Alcohol causes significant harms to many people other than the drinker; in other words it causes substantial “second-hand” effects.
The second-hand effects of alcohol are a compelling justification for strong public policies on alcohol to
protect the health and well-being of all Swedes.
Until recently, research into the extent and nature of second-hand effects have been limited. This report describes emerging research and offers recommendations for their prevention.
Alcohol is the 6th leading risk factor globally for preventable death, disease and disability according to the latest Global Burden of Disease estimate, ahead of high cholesterol and most dietary risk factors.
Alcohol is the leading risk factor globally for persons aged 15-49, ahead of e.g. smoking and high blood pressure.
No other risk factor in the Global Burden of Disease report involves as many types of disease and injury as does alcohol, illustrating the toxicity of alcohol to all tissues and organs of the body through a variety of physiological and psychological mechanisms.
When the second-hand harms are added to the harms to drinkers it has been estimated the total harm from alcohol is about double that from tobacco, which is currently considered the 2nd leading contribution to the global burden of disease.
Similarly, the types of second-hand harms caused by alcohol are pervasive and include impacts on children and families, unintentional injuries and violence, crime, property damage and adverse economic effects.
Notable examples of second-hand effects of alcohol include motor vehicle crashes and drunk driving, sexual assault, domestic violence, child maltreatment and neglect, vandalism, and lost productivity.
The proportion of fatal motor vehicle crashes in Sweden where at least one driver had blood alcohol levels above the legal limit has been 20-25% of dead drivers over the past 8 years.
Survey data suggest 50,000 Swedish households experience financial problems due to a family member’s drinking, 30% of Swedish adults have had a negative alcohol-related experience involving a family member or close associate in the past year, and 10% have had a negative alcohol-related experience involving a stranger.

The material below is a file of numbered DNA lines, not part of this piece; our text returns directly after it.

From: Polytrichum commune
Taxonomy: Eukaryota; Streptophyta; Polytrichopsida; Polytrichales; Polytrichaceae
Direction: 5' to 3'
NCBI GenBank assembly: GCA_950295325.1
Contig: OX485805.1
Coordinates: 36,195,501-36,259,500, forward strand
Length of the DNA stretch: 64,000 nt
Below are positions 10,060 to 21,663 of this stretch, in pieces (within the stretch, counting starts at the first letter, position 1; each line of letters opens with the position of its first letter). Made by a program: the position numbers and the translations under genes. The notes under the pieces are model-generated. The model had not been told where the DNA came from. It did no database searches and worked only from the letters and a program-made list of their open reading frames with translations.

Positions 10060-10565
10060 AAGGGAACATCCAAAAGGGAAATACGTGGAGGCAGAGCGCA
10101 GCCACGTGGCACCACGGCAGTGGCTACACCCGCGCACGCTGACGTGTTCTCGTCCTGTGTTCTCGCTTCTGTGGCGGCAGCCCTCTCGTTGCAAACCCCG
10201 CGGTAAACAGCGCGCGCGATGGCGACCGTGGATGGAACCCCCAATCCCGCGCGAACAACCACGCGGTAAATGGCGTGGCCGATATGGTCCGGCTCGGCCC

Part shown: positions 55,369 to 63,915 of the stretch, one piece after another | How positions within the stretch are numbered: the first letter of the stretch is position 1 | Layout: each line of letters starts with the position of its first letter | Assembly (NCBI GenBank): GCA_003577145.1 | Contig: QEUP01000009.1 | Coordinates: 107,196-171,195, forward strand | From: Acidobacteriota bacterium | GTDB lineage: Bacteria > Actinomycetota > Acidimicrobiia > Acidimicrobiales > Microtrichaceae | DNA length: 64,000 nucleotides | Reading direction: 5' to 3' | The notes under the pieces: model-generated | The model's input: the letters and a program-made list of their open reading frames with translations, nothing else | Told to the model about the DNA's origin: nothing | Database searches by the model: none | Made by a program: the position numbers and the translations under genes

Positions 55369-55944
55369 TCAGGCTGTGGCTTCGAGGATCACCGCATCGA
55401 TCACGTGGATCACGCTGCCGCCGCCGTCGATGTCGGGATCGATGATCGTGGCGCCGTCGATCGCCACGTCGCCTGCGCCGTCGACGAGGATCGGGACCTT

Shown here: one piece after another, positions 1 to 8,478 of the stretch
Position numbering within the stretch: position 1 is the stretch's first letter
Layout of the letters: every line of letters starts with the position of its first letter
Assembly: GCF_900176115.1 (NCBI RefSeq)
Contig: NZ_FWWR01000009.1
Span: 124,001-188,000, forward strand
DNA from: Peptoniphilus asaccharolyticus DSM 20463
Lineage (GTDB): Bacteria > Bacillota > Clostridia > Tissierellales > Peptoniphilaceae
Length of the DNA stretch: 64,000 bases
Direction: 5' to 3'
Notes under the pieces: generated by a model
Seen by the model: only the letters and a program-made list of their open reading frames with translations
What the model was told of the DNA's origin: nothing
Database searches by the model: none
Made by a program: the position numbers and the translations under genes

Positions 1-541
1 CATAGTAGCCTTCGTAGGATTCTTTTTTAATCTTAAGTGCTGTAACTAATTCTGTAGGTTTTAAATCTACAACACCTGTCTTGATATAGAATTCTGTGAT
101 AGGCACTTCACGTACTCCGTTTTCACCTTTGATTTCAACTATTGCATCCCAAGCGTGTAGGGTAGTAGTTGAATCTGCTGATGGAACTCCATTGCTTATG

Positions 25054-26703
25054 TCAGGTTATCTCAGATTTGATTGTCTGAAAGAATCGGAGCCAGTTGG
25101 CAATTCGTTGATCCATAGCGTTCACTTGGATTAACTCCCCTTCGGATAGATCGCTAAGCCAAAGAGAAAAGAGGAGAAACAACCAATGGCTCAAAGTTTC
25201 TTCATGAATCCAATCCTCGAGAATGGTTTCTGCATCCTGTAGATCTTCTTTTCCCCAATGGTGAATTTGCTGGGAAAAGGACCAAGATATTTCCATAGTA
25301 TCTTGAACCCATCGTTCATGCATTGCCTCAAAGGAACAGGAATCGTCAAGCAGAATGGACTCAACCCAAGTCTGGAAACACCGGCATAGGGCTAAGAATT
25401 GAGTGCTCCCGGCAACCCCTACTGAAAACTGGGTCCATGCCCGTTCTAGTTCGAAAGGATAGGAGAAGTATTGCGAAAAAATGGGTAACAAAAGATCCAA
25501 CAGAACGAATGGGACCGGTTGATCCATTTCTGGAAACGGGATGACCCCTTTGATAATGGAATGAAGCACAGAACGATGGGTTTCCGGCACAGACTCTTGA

In developed nations, more than half the economic costs from alcohol are borne by those other than the drinker (e.g., are costs borne by government or individuals not generating the costs).
While most second-hand effects from alcohol are caused by drinking to the point of intoxication (i.e., binge drinking), most second-hand effects are caused by those who are not themselves alcoholdependent.
The most effective ways to prevent second-hand effects and costs from alcohol are policies that reduce its affordability and ease of access; efforts to simply “treat” those with alcohol dependence can only prevent a small proportion of alcohol’s second-hand effects.
Specific examples of effective alcohol policies that should be strengthened include: increasing the overall price of alcohol through taxation, introducing minimum pricing which targets the cheapest alcohol, limiting the number of outlets that can sell alcohol, limiting the hours and/or days of sale for alcohol, and increasing the age at which persons can purchase or possess alcohol in public. Attention should be paid to restricting cross-border sales of alcohol which currently weaken the effectiveness of Systembolaget, and Internet sales, which may pose a future threat.